37.     -moz-border-bottom-colors:#aaa #dedede #efefef #fafafa;
  38.     background-color: #fff;
  39.     display: inline;
  40. }

Posted by Dion Almaer at 5:26 am

4.3 rating from 26 votes


Comments feed TrackBack URI

What is “-moz-border-top-colors” with 4 colors specified??
I did a quick check of css3 spec and didn’t spot anything like that.

Also, the text in the image doesn’t look uppercase at all except for the first letter (text-transform:uppercase;).

Finally, those border colors specified .toggleONleft don’t seem to correspond to way darker tones evident in the image above. Heck background itself is #414141, and other than text every color of the On button looks darker.

Maybe it’s the lack of coffee, maybe I’m still not fully awake but something here doesn’t add up. :)

Comment by iliad — April 28, 2009

iliad, click through to the article and all will be revealed.

Comment by PJC — April 28, 2009

text-transform: uppercase? I’m not seeing it….

aside: OpenId login would be *very* cool here on Ajaxian….

Comment by xmlblog — April 28, 2009

Way to much “code” in CSS for “simple” stuff like this. We need a better syntax or so. Who wants to write THAT much?

Comment by Aimos — April 28, 2009

To me “design” implies form AND function. So if all you do is photoshop you’re just another graphics artist. But if you implement it in css/html THEN you’re a designer (web).

I just wish more “designers” would get their hands dirty and get a feel for the canvas like this guy. Photoshop is Lala-land. Sure every design may go through several iterations in it (and may even start from scratch there) but a layered psd-file doesn’t constitute a finished design in my book.

And the sooner the design makes a leap from photoshop layers to tags, ids and classnames the better.

Comment by rasmusfl0e — April 28, 2009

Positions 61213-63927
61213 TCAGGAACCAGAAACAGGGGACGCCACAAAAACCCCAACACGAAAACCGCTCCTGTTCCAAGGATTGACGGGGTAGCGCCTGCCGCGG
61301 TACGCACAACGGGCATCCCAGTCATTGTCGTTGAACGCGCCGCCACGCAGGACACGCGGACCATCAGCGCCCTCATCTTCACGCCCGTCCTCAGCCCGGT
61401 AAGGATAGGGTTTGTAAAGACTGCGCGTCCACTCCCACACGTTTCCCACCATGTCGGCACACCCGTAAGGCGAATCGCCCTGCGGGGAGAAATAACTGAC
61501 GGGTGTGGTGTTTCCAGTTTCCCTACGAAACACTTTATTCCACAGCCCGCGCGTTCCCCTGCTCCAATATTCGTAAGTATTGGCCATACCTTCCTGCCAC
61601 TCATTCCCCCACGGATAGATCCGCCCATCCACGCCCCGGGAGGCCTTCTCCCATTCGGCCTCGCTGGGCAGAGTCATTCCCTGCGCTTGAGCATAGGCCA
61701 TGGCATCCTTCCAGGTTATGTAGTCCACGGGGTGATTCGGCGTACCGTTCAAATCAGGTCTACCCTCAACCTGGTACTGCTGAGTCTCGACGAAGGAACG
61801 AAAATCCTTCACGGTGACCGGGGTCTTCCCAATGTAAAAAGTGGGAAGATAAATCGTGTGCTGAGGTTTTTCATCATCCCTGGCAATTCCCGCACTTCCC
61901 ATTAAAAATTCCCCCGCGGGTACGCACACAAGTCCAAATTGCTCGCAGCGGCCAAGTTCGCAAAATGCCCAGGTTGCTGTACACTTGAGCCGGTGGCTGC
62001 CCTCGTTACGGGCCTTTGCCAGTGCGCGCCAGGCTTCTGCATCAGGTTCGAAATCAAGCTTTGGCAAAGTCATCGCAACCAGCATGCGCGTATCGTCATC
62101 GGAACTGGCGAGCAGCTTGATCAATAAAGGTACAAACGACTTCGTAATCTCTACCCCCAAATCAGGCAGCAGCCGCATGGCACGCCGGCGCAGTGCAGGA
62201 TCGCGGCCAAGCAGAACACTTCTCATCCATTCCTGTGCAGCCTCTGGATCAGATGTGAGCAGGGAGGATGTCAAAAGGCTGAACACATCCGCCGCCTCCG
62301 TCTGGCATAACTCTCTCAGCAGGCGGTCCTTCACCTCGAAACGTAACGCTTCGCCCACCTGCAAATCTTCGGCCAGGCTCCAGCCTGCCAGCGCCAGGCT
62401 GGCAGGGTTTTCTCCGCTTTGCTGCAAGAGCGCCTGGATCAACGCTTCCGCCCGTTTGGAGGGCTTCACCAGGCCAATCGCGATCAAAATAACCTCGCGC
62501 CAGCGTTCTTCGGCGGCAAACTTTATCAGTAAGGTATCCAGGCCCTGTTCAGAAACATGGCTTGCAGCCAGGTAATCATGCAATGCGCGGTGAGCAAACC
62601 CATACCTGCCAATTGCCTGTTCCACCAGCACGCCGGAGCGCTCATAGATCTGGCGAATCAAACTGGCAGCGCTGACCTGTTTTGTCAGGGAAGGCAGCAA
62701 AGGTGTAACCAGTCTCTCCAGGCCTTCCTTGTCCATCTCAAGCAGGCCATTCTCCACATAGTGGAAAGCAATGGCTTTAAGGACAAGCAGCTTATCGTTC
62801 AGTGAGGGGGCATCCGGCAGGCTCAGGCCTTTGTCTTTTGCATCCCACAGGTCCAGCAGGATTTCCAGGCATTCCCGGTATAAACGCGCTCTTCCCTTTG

@iliad see http://developer.mozilla.org/en/CSS/-moz-border-bottom-colors

Comment by GordonT — April 29, 2009

Would have been even more impressive if Firefox weren’t the only browser to not do gradient backgrounds. :(

Comment by AnM8tR — April 29, 2009

All very nice, but indeed -moz-border-top-colors (plural!) isn’t part of the CSS3 specification ( http://www.w3.org/TR/2008/WD-css3-background-20080910/ ). So, the *cool* part of this article (ie. the part that allows you to dump PS to create the nice borders) isn’t supported by any browser accept Firefox.

Comment by mvcoile — April 29, 2009

AnM8tR – I thought webkit did this too:

Comment by blinkingmarquee — April 30, 2009

Never mind AntM8tR – read you wrong.

Can’t SVG in FF3 do gradients?

Comment by blinkingmarquee — April 30, 2009

Ah yes, thank you for pointing out that I missed the most obvious part – the article itself :)

@Aimos: There are ways to shorten that code, I think the designer just put it this way so that there are no ambiguities.

Anyway, I agree with the general consensus, until these are adopted as part of official CSS3 spec and become supported by all major browsers, it’s too early to be jumping on the “replace Photoshop with CSS” band wagon. :D

Comment by iliad — April 30, 2009